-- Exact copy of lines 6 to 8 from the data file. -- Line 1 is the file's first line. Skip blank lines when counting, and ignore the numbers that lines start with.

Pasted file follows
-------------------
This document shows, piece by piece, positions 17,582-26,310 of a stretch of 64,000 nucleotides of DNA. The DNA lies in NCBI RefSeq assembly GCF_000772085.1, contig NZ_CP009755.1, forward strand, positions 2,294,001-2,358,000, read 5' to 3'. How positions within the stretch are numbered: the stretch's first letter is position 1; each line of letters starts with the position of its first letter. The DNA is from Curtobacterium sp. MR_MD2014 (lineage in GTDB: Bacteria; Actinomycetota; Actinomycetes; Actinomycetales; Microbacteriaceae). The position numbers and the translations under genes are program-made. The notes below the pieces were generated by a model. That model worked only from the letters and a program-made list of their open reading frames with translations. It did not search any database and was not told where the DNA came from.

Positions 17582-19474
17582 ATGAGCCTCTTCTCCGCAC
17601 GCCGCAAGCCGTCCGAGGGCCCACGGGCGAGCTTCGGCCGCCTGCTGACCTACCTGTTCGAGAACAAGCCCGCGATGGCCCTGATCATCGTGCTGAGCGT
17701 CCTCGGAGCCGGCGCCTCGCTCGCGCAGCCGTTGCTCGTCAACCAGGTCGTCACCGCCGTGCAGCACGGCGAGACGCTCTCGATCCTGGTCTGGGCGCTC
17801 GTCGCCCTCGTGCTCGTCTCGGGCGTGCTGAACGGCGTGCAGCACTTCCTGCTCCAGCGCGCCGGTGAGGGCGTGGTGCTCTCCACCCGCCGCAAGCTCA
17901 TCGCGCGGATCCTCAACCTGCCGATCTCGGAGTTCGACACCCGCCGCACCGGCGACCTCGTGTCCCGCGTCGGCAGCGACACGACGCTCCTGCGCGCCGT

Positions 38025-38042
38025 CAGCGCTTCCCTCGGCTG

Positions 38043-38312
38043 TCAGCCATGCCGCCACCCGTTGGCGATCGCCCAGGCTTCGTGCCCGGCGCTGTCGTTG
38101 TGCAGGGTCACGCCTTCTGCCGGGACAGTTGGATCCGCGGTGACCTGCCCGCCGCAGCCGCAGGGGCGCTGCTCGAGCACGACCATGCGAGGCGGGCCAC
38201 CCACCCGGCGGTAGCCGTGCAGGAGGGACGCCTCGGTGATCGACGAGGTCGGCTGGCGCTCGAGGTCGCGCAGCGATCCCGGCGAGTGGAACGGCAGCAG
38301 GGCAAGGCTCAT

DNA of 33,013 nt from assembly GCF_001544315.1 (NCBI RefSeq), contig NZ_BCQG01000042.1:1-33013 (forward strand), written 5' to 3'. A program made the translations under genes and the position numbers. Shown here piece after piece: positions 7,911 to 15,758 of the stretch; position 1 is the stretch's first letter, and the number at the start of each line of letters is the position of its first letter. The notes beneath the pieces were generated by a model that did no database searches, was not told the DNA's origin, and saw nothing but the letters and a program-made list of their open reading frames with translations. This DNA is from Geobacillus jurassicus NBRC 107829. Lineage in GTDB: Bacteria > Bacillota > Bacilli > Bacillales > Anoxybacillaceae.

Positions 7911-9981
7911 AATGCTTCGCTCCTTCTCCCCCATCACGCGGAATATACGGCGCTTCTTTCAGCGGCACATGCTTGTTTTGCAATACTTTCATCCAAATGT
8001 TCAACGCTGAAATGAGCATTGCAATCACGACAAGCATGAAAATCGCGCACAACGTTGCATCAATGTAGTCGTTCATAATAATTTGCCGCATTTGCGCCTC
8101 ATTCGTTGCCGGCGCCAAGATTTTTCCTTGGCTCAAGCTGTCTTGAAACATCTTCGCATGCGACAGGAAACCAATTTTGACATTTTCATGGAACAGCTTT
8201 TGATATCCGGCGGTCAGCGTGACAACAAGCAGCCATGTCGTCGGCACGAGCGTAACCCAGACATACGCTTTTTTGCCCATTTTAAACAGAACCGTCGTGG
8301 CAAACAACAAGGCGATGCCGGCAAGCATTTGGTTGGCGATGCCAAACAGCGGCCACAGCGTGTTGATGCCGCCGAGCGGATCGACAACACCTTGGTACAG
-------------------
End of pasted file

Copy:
17801 GTCGCCCTCGTGCTCGTCTCGGGCGTGCTGAACGGCGTGCAGCACTTCCTGCTCCAGCGCGCCGGTGAGGGCGTGGTGCTCTCCACCCGCCGCAAGCTCA
17901 TCGCGCGGATCCTCAACCTGCCGATCTCGGAGTTCGACACCCGCCGCACCGGCGACCTCGTGTCCCGCGTCGGCAGCGACACGACGCTCCTGCGCGCCGT

Positions 38025-38042